With the general move towards ‘greener’ farming following on from the Health and Harmony consultation and the Agriculture Act, some concerns have been raised as to whether land which is put into long term schemes that are fundamentally environmental rather than agricultural will still be eligible for the existing Inheritance Tax reliefs.
Starting with the legislation, eligibility for APR relies on occupation of the land being for the purpose of agriculture. Under S115(2) IHTA 1984, agricultural property is defined as ‘agricultural land or pasture…(which) includes woodlands…if the woodland…is occupied with agricultural land or pasture and the occupation is ancillary to that of the agricultural land’. Note that the ancillary condition applies only to woodland so ancillary occupation of pasture or scrub will not enable eligibility for APR.
There is also a timing issue as to when the land ceases to be agricultural land or pasture. It may be agricultural at the outset. Having previously been used for cropping or livestock it is still initially agricultural, and at that stage there is probably a good argument that in a longer term perspective a few years of ‘fallow’ can be part of an agricultural rotation. After several years, however, there will be a change in that nature of the land, so that it is not only no longer producing agricultural outputs, but it is not even capable of such production without having time and money spent on it. At some stage in that transition, the entitlement to APR will have been lost.
Where the land has been deliberately planted up as woodland the position is more straightforward, since s115(2) will apply.
Where land is in stewardship under CSS or occupation under a Biodiversity Net Gain scheme, it would not appear to qualify since one would not be farming that land for husbandry and the land is not given the extended relief under s124c. The last advice received from HMRC on this is that absent any change to their current guidance it would be prudent to ensure that the land in question has been put to some agricultural use if APR is to be available. HMRC have not advised how ‘intensive’ that agricultural activity would need to be and any claim for APR would be decided on the merits of each individual case. The fact that land within specific habitat schemes is brought within APR by s124c IHTA implies that the intention of the legislation regarding habitat land is that it should only be relieved where specifically included within the s124c list. The fact that the list has not been revised for nearly 25 years undermined this somewhat but, nonetheless, as drafted the legislation is quite clear.
If APR cannot apply, we must then rely on BPR – this means we need to have a business carried out for gain which is not wholly or mainly one of investment nor a ‘hobby’ trade. So we would need to ensure there is sufficient activity on the ground above and beyond passive receipts for holding land. At one end of the spectrum one might see rewilding, basically leaving the land and seeing broadly what nature does and at the other end, active management for environmental purposes with payments on the back of it which could possibly be at sufficient level to be considered wholly or mainly trading. However, the position on this is untested.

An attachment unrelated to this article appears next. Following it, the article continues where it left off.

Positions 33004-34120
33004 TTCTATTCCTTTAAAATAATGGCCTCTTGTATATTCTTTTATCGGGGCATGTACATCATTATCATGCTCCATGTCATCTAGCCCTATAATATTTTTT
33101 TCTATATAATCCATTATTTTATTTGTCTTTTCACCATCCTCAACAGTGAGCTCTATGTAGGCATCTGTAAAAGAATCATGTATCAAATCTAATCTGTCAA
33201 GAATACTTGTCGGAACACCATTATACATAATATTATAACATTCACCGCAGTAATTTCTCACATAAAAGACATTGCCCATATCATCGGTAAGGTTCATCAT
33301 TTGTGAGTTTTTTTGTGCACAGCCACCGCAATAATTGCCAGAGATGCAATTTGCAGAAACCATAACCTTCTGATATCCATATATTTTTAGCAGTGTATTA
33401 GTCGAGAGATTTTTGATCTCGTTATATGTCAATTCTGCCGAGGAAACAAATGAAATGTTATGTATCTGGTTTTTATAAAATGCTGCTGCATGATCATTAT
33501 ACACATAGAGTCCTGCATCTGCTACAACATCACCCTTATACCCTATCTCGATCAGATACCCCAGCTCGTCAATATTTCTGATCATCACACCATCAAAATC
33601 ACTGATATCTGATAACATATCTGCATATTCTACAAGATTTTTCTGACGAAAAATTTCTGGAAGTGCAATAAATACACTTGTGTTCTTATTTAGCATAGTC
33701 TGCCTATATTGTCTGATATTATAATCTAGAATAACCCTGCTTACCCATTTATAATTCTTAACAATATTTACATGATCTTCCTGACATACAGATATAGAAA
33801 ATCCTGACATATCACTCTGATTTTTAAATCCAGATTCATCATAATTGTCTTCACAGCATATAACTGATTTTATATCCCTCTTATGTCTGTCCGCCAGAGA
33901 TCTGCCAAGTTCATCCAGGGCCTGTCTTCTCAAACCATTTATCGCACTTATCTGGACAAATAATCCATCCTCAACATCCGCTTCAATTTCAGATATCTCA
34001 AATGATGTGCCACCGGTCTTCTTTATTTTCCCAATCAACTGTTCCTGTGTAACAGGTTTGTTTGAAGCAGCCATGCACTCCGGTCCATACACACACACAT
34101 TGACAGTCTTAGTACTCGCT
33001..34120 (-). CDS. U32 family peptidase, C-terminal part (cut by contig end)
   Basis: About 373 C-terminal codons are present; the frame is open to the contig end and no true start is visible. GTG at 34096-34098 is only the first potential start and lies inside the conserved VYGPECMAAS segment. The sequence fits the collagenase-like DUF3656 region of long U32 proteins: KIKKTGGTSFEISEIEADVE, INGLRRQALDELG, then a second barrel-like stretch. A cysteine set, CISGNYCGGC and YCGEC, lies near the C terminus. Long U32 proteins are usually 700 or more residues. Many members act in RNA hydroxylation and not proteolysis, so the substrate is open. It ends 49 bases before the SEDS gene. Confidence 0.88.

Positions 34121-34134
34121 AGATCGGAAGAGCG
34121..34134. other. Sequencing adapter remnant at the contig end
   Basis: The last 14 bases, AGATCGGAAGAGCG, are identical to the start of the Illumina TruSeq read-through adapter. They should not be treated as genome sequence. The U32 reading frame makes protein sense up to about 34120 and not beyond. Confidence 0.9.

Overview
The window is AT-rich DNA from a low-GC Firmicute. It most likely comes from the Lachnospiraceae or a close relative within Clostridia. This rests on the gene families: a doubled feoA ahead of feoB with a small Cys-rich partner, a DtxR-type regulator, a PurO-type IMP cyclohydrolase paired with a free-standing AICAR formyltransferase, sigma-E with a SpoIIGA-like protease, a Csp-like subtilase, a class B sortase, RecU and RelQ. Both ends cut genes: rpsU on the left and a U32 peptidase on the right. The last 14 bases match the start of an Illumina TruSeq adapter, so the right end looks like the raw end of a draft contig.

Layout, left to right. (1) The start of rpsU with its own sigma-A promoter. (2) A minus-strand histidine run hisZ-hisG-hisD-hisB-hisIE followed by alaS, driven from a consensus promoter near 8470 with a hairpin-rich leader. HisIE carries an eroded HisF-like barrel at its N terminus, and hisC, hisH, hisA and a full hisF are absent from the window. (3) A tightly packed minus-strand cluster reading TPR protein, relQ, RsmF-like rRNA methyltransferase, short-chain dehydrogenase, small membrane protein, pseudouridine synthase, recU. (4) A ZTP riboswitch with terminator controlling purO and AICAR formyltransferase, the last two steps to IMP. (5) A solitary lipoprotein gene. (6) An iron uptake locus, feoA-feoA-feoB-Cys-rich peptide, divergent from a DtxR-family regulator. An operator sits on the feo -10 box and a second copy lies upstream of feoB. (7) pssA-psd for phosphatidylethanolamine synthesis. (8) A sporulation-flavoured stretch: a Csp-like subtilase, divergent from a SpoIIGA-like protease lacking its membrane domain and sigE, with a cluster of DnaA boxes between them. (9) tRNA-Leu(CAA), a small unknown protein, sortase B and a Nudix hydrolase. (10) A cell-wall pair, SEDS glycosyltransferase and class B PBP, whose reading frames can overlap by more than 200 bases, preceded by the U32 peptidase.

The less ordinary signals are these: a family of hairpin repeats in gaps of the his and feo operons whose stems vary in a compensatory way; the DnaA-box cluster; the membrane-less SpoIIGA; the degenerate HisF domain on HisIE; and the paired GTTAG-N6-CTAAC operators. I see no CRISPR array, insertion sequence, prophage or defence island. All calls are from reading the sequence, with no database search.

Moreover, it is worth remembering that APR is only given for the agricultural value of the land, so where the act of rewilding has devalued the land for agricultural purposes but not its open market value, APR will cover less than 100% of the IHT value. This will not be the case where an argument for BPR can be sustained.
Finally, and beyond the initial terms of the question, it is worth remembering that income arising from stewardship will generally be outside the scope of VAT, so if there is no other standard or zero-rated income, input recovery may be lost.
So returning to the question, the eligibility of stewardship land for APR is likely to depend on where in the cycle of rewilding the land has reached and whether there is sufficient agricultural production for it still to be considered as used for the purposes of husbandry. In the absence of new amendments to the Inheritance Tax legislation, it will not receive such reliefs automatically, so each case will need to be judged on its merits. Or putting it another way, ‘it depends…’
The eligibility for BPR, on the other hand may be more fruitful provided that the level of activities and income are sufficient to constitute a trade (even if the trade is not that of farming).
The other response, of course, is that the Treasury should amend the IHT legislation by statutory instrument so that one branch of government is not giving small incentives to encourage an approach which will ultimately result in another branch of government inflicting heavy penalties.*The views expressed are the author's and not ICAEW's.